David Diamond of Picturepark wrote an article last week about Digital Asset Management’s Missing Context of Discussion for CMSWire.com. Ironically (given the subject matter) we missed the opportunity to cover it sooner after it was published due to a large project myself and colleagues here at DAM News were working on to assess why the client’s DAM system was producing such poor quality search results. I intend to return back to this subject and discuss this article in more detail later as we are also writing a research paper about this topic (to be featured on DAM News).
If you missed the article, it is a little longer than some others CMSWire.com run, but as always with David’ articles, there is a lot of useful stuff with many insights for anyone responsible for implementing a DAM initiative. He discusses how DAM systems lack contextual awareness (to understand what users mean based on their circumstances – e.g. what they are searching for). He also explains how in order to compensate for this, excessive amounts of metadata will be applied which rather than producing more accurate results simply increases the volume of positive matches (and potentially makes the user’s task harder). He outlines some possible techniques for optimising your DAM based on this knowledge but does acknowledge that the issue is (in part) created by the end user’s own lack of clarity.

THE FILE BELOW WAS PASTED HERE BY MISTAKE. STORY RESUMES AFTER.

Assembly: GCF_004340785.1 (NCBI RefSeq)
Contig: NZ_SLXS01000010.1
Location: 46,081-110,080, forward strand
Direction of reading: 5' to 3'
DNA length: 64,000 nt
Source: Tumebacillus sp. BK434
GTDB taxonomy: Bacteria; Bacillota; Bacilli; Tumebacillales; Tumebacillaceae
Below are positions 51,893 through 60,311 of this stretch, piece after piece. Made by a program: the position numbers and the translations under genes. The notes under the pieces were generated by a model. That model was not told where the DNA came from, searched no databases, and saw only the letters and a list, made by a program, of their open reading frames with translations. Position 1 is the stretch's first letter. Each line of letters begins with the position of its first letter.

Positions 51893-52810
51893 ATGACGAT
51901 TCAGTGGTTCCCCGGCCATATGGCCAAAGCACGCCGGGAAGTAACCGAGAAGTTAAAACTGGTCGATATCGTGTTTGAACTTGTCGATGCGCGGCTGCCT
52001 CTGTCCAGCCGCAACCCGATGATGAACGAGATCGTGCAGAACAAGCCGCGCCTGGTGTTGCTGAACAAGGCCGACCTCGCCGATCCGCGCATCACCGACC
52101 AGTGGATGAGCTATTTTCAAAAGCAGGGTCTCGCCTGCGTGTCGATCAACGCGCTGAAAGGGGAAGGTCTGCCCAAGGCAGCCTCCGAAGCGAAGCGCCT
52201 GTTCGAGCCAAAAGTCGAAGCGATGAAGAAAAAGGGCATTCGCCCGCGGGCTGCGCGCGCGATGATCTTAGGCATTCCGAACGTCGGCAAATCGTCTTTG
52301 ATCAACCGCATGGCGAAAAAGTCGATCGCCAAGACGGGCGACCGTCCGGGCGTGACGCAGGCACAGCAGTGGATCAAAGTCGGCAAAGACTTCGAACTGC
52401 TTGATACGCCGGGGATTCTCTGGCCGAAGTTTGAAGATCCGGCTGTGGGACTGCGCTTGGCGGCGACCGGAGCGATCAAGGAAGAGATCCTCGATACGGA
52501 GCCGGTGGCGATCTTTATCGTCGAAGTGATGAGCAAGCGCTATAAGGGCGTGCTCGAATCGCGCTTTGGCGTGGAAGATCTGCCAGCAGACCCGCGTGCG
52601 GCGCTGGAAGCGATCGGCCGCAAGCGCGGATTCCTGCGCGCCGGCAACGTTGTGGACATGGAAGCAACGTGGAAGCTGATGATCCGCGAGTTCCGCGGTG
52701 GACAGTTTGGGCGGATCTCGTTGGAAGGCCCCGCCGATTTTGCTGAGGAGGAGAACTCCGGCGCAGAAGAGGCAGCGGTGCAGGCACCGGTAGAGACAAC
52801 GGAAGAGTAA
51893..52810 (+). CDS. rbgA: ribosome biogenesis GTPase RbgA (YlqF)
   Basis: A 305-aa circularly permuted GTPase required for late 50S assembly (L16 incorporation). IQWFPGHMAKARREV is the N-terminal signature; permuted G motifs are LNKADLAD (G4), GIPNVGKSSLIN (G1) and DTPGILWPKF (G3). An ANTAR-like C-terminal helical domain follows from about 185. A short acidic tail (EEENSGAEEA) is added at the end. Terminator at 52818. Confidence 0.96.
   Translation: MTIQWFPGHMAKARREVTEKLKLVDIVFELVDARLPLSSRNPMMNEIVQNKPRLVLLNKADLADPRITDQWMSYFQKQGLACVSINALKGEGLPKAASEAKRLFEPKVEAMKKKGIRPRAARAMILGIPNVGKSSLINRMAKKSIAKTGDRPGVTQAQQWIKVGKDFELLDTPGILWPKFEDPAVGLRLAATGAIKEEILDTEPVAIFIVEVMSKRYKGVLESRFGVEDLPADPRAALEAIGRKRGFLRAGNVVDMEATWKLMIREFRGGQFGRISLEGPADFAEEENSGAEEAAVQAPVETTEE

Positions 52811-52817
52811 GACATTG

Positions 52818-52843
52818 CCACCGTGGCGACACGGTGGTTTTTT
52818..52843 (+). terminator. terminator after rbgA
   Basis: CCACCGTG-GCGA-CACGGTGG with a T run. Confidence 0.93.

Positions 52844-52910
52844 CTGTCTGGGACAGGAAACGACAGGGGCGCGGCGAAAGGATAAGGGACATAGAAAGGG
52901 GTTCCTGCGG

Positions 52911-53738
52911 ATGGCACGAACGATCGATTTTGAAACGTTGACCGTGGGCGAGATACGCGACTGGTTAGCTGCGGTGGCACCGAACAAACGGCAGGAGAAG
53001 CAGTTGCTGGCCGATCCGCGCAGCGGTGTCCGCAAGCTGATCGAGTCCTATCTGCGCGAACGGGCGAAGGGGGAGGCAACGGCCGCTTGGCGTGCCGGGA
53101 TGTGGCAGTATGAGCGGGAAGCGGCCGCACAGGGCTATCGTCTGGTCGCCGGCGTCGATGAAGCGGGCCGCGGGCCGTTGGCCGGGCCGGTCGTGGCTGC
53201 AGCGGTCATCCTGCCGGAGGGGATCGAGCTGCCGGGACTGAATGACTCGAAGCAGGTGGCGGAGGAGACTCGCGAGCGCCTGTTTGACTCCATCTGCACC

“What goes on between a DAM and a DAM user often feels much like this…You: “Hi, Tech Support. My computer is running so slowly that I can barely type this message to you now.”…Them: “I am very sorry to hear that you are having problems with your computer and my sole purpose in life at this very moment is to help you in the best way possible. May I start by asking if the computer is currently turned on?”…The equivalent happens regularly between DAM and DAM user. The user asks a question (the query) and the DAM replies (the results) in a way that leaves the user thinking the DAM is stuck in stupid mode.” [Read More]
One last word of advice with this piece, you need to read every page closely, it’s not one for skimming over if you want to get the most from it.